Nord Pool, the operator of the Nordic electricity exchange, has justified its decision to charge for the viewing of historical price data on the grounds of rising costs the company has incurred due to the database's growth. Minister of Economic Affairs and Infrastructure Riina Sikkut (SDE) has criticized the decision.
"Historical data on hourly prices has been moved to our (paid - ed.) data portal, primarily to (enable us to) cover the costs of maintaining the database, which grows constantly over time, as well as to maintain the quality of the data," Ingrid Arus, Nord Pool's market manager for the Baltic region, told ERR.
Arus explained, that until now, the cost of managing the data management was covered by fees from Nord Pool members.
"In a situation where there has been a sharp increase in interest in electricity market data from outside our membership, it was no longer appropriate to provide free access to that data for everyone on an equal basis," Arus said.
According to Arus, Nord Pool's webpage will continue to show hourly prices for the day-ahead market, going back to the start of 2021. However, older price data has now been moved to the site, and can only be viewed through Nord Pool's data portal, where historical data has been visible since 2012. Access to historical price data became a payable service from June 7, costing €600 per year for up to three users.
"It is important to point out, that historical data on hourly prices is also published on the ENTSO-E Transparency Platform, where you can see data for the whole of the European Union, and, usually, on the website of (national) system operators, (which) in the Estonian context (is) Elering," said Arus.
Arus was also keen to add, that the range of data that can be viewed and downloaded for a fee "is extremely wide."
"In particular, there has been a lot of interest in this service from portals and news agencies, that use our data to offer services to their customers. As well as private companies providing electricity market analyses, or other electricity market related services to their customers," Arus said. "In general, private customers do not use our data services, as information about prices is publicly available elsewhere."
According to a Nord Pool spokesperson, the company has made exceptions to the charges for public authorities, which need the data to fulfill their responsibilities. Thus, the statistical office (Statistics Estonia) has access to the entire database free of charge, with Nord Pool members also able to view the data without paying an additional fee.
Sikkut: "tax wall" not in the interest of electricity consumers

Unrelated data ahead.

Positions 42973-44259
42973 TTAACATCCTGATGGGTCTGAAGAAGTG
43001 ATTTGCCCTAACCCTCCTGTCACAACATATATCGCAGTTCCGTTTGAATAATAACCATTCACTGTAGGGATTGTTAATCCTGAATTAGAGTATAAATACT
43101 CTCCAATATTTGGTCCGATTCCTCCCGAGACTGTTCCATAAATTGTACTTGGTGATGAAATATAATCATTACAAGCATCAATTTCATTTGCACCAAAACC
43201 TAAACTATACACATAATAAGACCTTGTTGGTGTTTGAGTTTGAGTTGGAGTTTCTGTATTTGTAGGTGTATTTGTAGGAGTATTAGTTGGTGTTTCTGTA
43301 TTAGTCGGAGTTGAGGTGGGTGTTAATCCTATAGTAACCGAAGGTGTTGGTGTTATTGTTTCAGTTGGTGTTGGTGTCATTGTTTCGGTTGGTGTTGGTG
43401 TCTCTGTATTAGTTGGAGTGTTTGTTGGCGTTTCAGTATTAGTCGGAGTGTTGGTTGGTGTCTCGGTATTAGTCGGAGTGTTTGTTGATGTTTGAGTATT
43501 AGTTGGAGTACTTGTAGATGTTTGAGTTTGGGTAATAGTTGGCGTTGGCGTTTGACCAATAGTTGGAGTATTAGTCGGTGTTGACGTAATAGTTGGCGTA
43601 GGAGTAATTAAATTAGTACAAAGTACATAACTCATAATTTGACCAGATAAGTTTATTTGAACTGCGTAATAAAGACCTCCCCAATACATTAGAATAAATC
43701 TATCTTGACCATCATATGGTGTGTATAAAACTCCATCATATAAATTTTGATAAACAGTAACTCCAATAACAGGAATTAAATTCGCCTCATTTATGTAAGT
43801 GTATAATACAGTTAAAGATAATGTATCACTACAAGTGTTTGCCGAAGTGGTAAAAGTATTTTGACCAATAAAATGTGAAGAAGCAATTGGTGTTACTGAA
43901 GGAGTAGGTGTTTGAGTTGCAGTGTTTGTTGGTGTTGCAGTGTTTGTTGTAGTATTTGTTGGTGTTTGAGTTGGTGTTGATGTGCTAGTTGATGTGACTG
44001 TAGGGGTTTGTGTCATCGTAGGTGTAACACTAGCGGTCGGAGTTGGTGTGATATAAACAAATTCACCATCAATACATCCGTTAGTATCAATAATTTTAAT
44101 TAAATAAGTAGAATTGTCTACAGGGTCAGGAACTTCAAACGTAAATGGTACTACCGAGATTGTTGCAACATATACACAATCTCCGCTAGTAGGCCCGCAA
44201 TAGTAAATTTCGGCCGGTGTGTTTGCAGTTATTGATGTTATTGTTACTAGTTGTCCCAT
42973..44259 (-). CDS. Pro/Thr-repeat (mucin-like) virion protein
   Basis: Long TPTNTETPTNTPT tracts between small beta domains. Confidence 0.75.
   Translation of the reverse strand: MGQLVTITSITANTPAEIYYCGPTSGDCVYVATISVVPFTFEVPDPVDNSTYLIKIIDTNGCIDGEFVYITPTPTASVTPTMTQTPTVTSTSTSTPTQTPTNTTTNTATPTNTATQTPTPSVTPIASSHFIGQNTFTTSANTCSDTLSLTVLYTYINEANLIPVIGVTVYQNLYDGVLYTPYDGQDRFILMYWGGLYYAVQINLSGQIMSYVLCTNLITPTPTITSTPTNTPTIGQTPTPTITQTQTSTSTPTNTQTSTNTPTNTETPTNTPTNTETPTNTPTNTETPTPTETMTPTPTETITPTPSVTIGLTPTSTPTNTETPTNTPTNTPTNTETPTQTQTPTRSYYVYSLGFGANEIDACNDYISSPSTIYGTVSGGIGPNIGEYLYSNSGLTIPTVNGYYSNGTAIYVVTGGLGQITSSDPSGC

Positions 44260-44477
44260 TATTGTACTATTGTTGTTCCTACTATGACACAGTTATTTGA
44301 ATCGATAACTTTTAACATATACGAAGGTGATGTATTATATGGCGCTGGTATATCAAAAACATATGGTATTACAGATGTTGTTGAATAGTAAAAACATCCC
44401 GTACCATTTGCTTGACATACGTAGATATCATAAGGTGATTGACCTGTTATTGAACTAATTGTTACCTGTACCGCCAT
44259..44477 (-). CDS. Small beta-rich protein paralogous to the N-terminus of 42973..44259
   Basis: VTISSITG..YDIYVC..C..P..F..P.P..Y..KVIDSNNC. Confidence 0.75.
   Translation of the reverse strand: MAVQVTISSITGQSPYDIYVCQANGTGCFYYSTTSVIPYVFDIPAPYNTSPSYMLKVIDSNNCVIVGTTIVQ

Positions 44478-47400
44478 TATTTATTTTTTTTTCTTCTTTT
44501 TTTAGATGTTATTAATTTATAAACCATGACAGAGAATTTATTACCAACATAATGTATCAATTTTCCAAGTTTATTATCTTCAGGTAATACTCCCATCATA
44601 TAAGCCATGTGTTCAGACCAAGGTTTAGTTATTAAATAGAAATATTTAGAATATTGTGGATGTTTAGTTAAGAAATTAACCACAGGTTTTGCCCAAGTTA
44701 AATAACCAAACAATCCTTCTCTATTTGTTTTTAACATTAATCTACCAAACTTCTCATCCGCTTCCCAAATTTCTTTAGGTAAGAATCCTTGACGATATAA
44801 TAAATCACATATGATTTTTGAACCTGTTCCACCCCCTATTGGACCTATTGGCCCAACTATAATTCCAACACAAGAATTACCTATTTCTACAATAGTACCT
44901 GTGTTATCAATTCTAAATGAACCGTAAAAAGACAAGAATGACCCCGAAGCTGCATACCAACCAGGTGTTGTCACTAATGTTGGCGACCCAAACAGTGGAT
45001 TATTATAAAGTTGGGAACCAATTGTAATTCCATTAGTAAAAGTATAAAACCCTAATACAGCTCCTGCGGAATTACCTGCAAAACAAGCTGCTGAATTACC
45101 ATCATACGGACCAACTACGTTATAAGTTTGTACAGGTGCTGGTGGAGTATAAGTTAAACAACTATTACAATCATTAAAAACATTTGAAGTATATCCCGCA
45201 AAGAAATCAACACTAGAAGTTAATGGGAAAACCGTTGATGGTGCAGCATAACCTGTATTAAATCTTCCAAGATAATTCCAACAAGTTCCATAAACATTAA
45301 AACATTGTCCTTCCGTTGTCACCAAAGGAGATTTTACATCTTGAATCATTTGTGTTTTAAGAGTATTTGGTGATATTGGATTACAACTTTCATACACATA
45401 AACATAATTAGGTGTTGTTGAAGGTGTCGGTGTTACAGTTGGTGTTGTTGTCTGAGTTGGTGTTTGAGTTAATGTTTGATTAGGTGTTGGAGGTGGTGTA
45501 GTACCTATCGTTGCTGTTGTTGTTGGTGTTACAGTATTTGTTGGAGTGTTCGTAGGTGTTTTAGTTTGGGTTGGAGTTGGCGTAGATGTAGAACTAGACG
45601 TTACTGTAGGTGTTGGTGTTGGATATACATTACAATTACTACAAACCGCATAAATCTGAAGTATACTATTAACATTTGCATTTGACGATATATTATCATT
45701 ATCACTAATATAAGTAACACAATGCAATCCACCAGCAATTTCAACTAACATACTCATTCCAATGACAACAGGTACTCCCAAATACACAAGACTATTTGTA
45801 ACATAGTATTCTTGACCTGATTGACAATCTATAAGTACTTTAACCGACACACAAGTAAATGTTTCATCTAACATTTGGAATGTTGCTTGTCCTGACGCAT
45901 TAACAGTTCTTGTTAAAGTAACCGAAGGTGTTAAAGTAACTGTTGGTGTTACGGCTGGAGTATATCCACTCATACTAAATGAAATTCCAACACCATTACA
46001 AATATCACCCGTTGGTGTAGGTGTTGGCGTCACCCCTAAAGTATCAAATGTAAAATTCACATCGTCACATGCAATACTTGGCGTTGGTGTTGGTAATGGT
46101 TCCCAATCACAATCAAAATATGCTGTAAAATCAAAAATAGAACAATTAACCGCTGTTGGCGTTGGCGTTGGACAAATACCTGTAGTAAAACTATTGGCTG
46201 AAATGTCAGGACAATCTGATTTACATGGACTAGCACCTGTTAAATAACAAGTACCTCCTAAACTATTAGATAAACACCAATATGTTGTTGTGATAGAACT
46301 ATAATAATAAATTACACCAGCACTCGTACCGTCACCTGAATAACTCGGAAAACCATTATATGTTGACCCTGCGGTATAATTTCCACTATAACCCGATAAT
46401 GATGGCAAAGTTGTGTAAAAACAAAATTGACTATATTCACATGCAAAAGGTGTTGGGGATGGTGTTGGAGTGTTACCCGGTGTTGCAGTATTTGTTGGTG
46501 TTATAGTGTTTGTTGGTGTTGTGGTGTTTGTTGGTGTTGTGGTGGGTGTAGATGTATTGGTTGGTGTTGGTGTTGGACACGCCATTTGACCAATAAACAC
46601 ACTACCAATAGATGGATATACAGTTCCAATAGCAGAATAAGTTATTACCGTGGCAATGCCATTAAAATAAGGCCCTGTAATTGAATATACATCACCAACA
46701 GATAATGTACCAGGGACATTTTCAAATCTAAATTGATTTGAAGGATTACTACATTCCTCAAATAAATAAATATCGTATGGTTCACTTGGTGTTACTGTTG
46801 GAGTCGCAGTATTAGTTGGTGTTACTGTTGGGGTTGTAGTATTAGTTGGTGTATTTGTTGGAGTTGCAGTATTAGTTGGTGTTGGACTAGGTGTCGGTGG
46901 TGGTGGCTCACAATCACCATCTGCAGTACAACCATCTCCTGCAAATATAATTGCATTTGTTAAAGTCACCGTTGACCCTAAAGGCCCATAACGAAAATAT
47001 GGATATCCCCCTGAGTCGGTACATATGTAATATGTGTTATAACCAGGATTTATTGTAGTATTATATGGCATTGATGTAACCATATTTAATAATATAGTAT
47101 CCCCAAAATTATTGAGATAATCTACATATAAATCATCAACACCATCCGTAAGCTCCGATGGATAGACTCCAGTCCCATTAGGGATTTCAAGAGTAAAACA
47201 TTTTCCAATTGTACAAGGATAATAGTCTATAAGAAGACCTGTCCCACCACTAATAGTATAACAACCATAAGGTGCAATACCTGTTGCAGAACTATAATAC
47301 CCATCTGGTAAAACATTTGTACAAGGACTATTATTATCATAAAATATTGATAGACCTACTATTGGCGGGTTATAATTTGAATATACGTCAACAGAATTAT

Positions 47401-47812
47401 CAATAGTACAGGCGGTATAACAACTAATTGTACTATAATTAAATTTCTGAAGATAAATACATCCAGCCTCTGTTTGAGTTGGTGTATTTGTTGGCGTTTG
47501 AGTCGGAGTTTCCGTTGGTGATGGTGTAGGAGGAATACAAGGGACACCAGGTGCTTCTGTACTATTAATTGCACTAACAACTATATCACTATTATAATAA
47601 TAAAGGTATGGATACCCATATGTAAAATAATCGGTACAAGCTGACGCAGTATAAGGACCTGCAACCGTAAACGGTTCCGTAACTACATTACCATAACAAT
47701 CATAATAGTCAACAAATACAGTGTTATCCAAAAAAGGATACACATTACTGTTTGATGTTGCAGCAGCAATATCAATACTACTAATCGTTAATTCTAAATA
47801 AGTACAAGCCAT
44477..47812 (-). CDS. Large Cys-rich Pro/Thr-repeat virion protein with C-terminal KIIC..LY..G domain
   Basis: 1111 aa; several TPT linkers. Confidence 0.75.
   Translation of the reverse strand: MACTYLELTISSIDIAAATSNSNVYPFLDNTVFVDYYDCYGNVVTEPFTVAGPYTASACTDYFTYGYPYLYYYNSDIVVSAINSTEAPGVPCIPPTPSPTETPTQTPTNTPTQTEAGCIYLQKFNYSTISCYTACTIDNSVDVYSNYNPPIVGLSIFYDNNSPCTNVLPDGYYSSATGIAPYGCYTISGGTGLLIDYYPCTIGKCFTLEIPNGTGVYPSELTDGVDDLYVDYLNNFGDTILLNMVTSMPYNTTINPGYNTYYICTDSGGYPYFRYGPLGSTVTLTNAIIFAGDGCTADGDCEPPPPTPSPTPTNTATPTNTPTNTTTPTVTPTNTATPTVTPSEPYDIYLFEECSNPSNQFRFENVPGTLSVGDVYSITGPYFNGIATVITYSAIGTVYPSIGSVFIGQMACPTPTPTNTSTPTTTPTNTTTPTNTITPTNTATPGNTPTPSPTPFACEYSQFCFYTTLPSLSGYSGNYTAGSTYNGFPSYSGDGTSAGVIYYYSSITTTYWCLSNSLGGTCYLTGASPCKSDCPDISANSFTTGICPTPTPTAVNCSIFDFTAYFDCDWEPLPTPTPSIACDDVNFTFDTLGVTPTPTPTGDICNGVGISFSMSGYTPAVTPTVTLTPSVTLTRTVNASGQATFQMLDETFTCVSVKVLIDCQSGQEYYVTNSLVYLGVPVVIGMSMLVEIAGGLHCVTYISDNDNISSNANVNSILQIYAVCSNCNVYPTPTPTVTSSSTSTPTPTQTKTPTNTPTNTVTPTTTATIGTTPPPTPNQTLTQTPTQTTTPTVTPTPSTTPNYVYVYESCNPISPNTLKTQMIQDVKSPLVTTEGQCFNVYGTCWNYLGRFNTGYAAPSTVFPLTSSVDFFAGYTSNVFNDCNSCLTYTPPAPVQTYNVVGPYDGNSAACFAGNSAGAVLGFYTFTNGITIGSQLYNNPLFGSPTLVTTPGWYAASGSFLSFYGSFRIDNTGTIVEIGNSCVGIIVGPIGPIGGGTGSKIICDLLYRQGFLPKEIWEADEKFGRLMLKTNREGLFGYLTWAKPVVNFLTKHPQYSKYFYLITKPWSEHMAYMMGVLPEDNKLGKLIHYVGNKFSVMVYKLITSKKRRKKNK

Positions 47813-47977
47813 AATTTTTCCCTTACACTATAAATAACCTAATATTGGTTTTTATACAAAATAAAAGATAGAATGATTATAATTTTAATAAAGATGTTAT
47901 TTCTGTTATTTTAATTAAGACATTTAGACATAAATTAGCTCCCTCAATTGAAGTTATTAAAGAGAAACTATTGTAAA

Minister of Economic Affairs and Infrastructure, Riina Sikkut, has condemned Nord Pool's move to restrict the availability of free access to its historical data.
"In the current situation, I see a need to increase Nord Pool's transparency so that the interests of our consumers are better protected. It is difficult to see how the decision to put historical market data behind a so-called "tax wall" would serve these interests in any way," Sikkut told ERR via a spokesperson.
Sikkut said, that in her view, the system of price setting on the Nord Pool electricity exchange should also be reviewed, in addition to the levels of transparency of market transactions. "Both the origin and the volume of bids could be made public, for instance" she said.
Sikkut also announced that she would make a formal proposal to the European Commission and Nord Pool on the need to increase market transparency and improve monitoring procedures.
Estonia has no stake in Nord Pool
According to Sikkut, Estonia has no stake in the Nord Pool electricity market. However, in 2012, when Estonia opened up its electricity market and integrated its electricity system with the Nordic countries, Elering did acquire a 2 percent share in Nord Pool.
At the time, this provided an opportunity for Elering to obtain information about the functioning of the Nordic common market directly from the source. TSO's from the Baltic countries held one seat on the Nord Pool board, a position which they rotated amongst themselves.
Electricity market processes subsequently became subject to EU law and the market was opened up to competition between different electricity exchanges, with system operators playing no role in the organization of power exchanges as a result.
Neither electricity exchanges, nor their owners, have the ability to control the day-ahead or intraday markets, as doing so would require changes to be made at EU level.
According to the spokesperson from the ministry of economic affairs, Elering sold its share in Nord Pool in 2021, to ensure neutrality. As Elering is one of several electricity exchange owners operating in Estonia, remaining on Nord Pool's board would be deemed to provide an unfair market advantage.
Editor: Michael Cole